‘It's a whole cultural shift’: Understanding Learning in Cultural Commissioning from a Qualitative Process Evaluation
Taylor and Francis
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This qualitative process evaluation investigated learning from stakeholders (patient representatives, art managers/artists, clinicians and commissioners) involved in a co-produced cultural commissioning grant scheme. The scheme was devised as a mechanism to foster learning between, and within, stakeholder groups and to embed co-production in decision-making in clinical commissioning. The evaluation included respondents (n=36) from four stakeholder groups in three sequential stages. Findings identified themes centred on outcomes, learning, co-production, and cultural and political change, specifically that stakeholder roles need to be clearly defined and understood and that co-production takes a significant time commitment. Co-production in innovative projects is both complex and challenging. However, despite this, involving stakeholders has benefits for service design and the clinical commissioning process.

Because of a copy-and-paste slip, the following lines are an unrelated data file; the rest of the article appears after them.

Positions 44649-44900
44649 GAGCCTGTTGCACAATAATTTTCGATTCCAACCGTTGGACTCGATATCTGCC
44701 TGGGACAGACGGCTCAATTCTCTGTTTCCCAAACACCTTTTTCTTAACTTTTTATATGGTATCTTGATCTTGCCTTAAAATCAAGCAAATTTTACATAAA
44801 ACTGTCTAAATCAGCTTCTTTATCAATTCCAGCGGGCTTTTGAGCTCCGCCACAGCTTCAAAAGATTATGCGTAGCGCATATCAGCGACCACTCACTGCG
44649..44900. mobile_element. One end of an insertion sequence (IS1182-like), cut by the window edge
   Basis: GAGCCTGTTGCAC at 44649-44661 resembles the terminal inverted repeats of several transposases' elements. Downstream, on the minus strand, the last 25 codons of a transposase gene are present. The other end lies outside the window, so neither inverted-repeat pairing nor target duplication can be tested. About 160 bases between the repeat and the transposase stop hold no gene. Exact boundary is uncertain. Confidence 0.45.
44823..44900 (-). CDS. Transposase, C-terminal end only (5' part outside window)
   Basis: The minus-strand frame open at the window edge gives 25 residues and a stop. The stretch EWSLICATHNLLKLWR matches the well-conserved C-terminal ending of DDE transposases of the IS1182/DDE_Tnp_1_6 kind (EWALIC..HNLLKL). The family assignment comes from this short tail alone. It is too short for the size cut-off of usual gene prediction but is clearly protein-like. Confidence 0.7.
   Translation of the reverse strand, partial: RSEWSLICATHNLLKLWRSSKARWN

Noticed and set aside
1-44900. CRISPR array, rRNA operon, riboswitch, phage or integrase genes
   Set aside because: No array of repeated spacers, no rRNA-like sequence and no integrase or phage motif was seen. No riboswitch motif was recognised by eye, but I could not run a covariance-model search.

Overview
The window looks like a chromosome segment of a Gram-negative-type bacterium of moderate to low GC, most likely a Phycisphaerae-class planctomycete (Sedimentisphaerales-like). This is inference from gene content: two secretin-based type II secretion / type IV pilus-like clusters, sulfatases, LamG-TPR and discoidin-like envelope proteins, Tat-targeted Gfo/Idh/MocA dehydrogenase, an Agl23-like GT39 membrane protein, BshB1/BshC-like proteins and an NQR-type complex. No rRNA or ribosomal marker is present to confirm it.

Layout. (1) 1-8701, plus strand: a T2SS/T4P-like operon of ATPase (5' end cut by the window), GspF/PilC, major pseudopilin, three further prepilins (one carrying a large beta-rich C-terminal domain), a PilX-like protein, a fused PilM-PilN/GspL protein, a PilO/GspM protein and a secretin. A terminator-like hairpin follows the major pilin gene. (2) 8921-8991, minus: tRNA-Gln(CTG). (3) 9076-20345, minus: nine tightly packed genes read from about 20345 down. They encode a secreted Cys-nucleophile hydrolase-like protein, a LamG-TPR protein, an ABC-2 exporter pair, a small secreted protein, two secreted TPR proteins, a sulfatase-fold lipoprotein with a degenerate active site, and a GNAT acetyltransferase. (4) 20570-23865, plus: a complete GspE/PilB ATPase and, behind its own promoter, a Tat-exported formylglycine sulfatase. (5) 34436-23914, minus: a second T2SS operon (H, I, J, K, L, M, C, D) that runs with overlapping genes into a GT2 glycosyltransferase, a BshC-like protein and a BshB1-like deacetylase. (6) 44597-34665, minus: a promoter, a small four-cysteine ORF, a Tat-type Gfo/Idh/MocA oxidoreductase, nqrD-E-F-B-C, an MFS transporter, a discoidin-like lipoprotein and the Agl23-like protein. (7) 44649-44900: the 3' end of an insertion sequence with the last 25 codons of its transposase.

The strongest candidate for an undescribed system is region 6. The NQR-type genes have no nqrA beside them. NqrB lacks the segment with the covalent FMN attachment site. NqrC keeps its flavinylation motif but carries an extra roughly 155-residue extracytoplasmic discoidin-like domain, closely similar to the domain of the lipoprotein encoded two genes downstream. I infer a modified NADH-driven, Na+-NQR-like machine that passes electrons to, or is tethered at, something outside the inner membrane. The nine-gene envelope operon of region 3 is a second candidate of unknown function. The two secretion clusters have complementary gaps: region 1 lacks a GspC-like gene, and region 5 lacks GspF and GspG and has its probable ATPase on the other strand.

PRACTICE: Contemporary Issues in Practitioner Education;
Crone, Diane, Ellis, L, Bryan, H, Pearce, M, and Ford, J. (2019)'"‘It's a Whole Cultural Shift’: Understanding Learning in Cultural Commissioning from a Qualitative Process Evaluation', PRACTICE: Contemporary Issues in Practitioner Education. https://doi.org/10.1080/25783858.2019.1660497
Article published in PRACTICE: Contemporary Issues in Practitioner Education available at https://doi.org/10.1080/25783858.2019.1660497
Cardiff Metropolitan University (Grant ID: Cardiff Metropolian (Internal))
This work was commissioned by NHS Gloucestershire Clinical Commissioning Group (CCG).
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